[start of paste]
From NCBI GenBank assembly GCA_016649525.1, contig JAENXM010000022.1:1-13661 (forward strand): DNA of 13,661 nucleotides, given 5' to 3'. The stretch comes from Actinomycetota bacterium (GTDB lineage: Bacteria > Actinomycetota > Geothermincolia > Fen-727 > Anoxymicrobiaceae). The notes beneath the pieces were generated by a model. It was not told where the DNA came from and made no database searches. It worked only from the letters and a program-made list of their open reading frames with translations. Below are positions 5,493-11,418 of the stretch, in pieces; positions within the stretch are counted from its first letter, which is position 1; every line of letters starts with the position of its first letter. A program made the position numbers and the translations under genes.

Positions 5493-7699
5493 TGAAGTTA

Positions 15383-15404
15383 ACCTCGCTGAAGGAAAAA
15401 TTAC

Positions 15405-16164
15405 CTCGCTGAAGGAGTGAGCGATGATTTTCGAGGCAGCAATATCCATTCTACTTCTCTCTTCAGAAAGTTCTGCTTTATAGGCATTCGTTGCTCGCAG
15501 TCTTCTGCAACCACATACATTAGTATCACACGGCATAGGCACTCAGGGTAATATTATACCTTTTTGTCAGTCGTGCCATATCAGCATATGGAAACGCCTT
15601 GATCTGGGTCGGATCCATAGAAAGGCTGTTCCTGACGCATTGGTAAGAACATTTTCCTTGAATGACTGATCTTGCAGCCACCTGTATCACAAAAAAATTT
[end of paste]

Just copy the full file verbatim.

From NCBI GenBank assembly GCA_016649525.1, contig JAENXM010000022.1:1-13661 (forward strand): DNA of 13,661 nucleotides, given 5' to 3'. The stretch comes from Actinomycetota bacterium (GTDB lineage: Bacteria > Actinomycetota > Geothermincolia > Fen-727 > Anoxymicrobiaceae). The notes beneath the pieces were generated by a model. It was not told where the DNA came from and made no database searches. It worked only from the letters and a program-made list of their open reading frames with translations. Below are positions 5,493-11,418 of the stretch, in pieces; positions within the stretch are counted from its first letter, which is position 1; every line of letters starts with the position of its first letter. A program made the position numbers and the translations under genes.

Positions 5493-7699
5493 TGAAGTTA

Positions 15383-15404
15383 ACCTCGCTGAAGGAAAAA
15401 TTAC

Positions 15405-16164
15405 CTCGCTGAAGGAGTGAGCGATGATTTTCGAGGCAGCAATATCCATTCTACTTCTCTCTTCAGAAAGTTCTGCTTTATAGGCATTCGTTGCTCGCAG
15501 TCTTCTGCAACCACATACATTAGTATCACACGGCATAGGCACTCAGGGTAATATTATACCTTTTTGTCAGTCGTGCCATATCAGCATATGGAAACGCCTT
15601 GATCTGGGTCGGATCCATAGAAAGGCTGTTCCTGACGCATTGGTAAGAACATTTTCCTTGAATGACTGATCTTGCAGCCACCTGTATCACAAAAAAATTT